Americans don’t buy small cars because we’re too damn fat. There. It’s what we’ve all been thinking all along. And now a report comes by to confirm our deepest suspicions: we buy SUVs and avoid small cars because our posteriors can’t fit comfortably without lumbar support.
A report from AOL Autos reveals that there’s a connection between our rapidly-expanding obesity rate and a struggle for manufacturers to sell small cars. The number of people defined as obese is expected to increase from 40% to 43% by 2018, according to statistics from Dan Cheng, vice president and partner at business consulting firm AT Kearney. Similarly, sales of small cars like the Mazda2 have dropped 2% since 2008, that terrible year when gas prices were $4 per gallon. They’re at 26% now, and unless people start losing either weight or money (to the gas pumps), they’re not likely to increase soon.
Correlation may not imply causation, as you learned in Freshman Philosophy and a million Internet arguments, but the statements of self-acknowledged obese people drive home the connection. “I want to be environmentally friendly,” said Karen Steelman, a mother whose body-mass index is above the commonly-defined obesity rate, “but unless I am in an SUV these days, I find no pleasure or comfort in driving.”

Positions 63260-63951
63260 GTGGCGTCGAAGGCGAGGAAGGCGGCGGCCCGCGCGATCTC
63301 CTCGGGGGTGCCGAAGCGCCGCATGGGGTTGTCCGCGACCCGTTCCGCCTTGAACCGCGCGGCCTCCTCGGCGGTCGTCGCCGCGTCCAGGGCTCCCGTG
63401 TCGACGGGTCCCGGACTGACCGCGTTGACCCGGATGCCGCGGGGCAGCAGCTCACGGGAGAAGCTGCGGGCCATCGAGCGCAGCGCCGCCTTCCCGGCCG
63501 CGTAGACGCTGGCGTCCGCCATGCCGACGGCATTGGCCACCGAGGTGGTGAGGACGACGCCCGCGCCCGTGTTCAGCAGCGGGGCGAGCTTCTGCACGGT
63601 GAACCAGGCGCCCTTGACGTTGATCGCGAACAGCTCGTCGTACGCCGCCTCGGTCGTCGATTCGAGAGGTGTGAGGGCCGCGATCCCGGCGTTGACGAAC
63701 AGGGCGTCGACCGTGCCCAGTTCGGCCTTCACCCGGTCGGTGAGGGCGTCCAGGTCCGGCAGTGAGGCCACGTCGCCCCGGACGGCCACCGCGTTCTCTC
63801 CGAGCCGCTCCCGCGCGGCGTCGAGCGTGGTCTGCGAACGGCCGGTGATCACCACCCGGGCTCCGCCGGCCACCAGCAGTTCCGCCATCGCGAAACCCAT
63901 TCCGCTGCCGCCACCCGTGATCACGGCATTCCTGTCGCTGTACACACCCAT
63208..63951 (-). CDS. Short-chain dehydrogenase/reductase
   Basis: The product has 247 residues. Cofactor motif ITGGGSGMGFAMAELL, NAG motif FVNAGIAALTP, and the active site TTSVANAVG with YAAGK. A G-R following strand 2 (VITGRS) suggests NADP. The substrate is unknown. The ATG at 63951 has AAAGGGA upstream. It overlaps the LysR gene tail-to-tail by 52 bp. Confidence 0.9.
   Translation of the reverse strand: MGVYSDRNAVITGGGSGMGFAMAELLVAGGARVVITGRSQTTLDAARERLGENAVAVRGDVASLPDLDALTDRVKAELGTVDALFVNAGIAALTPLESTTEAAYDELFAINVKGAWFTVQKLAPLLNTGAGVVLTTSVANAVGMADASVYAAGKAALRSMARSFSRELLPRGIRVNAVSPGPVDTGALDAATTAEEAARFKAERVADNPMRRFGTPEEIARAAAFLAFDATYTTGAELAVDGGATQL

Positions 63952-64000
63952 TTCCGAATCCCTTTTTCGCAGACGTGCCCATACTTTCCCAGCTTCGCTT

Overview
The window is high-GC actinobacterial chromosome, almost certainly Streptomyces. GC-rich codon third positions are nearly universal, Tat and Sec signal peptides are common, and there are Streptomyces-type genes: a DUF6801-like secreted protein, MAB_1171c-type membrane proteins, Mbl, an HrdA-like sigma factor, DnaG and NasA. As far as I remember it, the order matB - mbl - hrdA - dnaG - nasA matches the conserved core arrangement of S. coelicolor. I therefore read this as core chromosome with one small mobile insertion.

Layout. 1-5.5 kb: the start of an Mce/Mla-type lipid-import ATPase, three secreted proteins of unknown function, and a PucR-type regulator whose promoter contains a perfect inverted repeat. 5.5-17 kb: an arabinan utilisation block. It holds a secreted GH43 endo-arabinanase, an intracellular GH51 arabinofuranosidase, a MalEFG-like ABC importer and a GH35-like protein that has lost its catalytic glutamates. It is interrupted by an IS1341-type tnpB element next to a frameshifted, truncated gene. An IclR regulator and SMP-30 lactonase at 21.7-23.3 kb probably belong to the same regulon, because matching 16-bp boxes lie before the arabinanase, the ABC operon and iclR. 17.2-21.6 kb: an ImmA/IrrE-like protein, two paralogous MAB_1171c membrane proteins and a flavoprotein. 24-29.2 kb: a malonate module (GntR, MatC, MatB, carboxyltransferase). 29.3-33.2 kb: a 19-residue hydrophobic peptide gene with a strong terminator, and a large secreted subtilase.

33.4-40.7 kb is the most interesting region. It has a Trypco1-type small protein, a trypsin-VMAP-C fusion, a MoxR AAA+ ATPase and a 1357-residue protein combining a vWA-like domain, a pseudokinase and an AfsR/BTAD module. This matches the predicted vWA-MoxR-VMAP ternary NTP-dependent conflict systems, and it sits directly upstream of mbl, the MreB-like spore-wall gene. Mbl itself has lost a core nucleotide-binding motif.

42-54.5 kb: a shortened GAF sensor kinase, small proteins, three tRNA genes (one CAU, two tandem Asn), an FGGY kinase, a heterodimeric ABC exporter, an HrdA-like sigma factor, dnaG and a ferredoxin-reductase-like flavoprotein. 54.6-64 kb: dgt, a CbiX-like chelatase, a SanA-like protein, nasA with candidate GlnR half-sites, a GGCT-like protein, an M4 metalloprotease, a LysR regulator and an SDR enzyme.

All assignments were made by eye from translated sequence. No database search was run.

Another driver surveyed was Robert Dean Cole, who is 6 foot 7 inches and 240 pounds, with a six-year-old son who is nearly 5 feet tall. “Obviously, little cars are not going to be in our future,” he said. “And even if I could actually fit under the steering wheel of the car my next worry would be surviving a car accident. Good chance I won’t be surviving due to my size.” Cole drives a Ford F-150.
Carmakers are working on making their cars more accessible to larger drivers, regardless of size. Ford, for example, is updating their database of human dimensions to include obese adults. Interior design teams use this data to determine key factors such as center console placement, seat controls, roof lines, and sunroof controls, among others. In the end, as well-packaged cars like the Honda Fit can attest, it’s the cleverness of interior packaging that will haul our muffin tops down the road to freedom!
[Source: AOL Autos]